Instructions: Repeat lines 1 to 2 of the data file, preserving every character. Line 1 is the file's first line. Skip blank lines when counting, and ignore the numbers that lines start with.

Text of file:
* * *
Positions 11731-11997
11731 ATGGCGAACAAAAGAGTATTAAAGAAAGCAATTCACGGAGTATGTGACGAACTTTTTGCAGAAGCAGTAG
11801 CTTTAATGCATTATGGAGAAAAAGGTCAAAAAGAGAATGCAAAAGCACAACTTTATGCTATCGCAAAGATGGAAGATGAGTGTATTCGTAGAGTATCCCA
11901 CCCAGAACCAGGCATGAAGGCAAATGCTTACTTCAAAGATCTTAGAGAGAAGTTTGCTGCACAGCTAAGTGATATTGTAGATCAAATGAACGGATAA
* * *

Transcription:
Positions 11731-11997
11731 ATGGCGAACAAAAGAGTATTAAAGAAAGCAATTCACGGAGTATGTGACGAACTTTTTGCAGAAGCAGTAG